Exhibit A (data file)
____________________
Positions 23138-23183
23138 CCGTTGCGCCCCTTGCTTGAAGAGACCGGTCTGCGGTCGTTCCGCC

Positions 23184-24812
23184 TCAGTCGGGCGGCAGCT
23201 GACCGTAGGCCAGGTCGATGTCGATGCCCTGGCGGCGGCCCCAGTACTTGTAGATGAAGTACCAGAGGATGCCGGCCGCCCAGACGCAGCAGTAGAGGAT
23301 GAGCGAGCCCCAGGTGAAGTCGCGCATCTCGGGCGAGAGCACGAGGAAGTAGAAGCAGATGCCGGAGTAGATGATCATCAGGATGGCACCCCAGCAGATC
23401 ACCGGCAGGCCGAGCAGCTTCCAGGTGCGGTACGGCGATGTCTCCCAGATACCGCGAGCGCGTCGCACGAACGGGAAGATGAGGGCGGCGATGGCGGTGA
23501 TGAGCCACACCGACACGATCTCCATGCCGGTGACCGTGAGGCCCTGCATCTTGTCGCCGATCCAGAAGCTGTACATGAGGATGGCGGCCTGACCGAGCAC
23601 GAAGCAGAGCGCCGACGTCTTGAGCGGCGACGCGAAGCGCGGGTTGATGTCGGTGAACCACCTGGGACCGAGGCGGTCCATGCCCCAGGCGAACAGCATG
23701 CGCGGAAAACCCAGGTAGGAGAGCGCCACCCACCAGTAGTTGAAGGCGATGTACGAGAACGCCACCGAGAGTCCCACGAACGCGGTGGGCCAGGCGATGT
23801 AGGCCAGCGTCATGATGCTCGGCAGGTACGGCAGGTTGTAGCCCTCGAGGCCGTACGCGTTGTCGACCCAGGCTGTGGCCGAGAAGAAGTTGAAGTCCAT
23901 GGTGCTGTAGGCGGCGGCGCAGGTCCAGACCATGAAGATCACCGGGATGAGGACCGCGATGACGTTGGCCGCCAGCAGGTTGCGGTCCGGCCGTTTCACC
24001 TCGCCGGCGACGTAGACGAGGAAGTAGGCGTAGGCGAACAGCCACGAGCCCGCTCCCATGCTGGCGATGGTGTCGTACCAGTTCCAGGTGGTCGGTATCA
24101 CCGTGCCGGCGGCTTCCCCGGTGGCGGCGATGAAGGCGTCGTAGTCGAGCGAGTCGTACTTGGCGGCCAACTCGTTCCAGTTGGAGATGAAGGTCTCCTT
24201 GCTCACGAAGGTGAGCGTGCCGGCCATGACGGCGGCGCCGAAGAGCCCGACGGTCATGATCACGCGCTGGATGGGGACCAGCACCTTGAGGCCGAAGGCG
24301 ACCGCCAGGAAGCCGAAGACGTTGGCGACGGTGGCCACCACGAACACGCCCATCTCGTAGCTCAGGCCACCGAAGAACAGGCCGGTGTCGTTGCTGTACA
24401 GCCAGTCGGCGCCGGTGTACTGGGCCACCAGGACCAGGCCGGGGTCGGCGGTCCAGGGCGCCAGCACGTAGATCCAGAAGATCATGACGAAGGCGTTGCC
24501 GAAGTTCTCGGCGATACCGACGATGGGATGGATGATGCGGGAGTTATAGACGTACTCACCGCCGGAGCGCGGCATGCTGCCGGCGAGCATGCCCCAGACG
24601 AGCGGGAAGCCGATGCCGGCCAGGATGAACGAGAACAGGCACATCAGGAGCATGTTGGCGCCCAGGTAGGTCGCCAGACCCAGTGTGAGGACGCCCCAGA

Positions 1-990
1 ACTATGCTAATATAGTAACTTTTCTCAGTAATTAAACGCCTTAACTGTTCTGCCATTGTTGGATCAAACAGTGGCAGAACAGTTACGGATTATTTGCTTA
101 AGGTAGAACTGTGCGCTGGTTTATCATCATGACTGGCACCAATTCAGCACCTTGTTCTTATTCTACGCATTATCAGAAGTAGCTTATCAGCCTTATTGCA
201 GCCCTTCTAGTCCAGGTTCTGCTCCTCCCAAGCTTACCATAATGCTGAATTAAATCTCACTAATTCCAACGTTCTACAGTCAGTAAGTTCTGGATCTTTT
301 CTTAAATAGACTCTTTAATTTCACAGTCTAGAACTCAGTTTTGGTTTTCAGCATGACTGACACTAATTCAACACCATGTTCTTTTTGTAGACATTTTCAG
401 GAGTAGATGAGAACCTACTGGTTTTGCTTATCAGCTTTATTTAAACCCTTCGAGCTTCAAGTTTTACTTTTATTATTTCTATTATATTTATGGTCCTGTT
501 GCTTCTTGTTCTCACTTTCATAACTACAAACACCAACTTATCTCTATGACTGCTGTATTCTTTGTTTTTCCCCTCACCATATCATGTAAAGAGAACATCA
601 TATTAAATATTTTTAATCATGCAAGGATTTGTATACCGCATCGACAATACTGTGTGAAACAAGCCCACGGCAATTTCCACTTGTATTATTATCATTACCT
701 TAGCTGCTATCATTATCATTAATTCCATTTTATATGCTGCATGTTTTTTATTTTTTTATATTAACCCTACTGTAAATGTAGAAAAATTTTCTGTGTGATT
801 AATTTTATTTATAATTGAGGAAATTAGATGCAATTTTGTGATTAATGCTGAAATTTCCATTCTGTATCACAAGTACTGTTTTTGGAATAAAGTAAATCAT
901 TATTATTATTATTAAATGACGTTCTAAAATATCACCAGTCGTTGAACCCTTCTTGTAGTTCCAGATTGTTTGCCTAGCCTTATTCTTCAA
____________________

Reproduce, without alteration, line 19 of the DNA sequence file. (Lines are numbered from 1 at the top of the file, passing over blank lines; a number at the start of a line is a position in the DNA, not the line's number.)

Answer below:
24601 AGCGGGAAGCCGATGCCGGCCAGGATGAACGAGAACAGGCACATCAGGAGCATGTTGGCGCCCAGGTAGGTCGCCAGACCCAGTGTGAGGACGCCCCAGA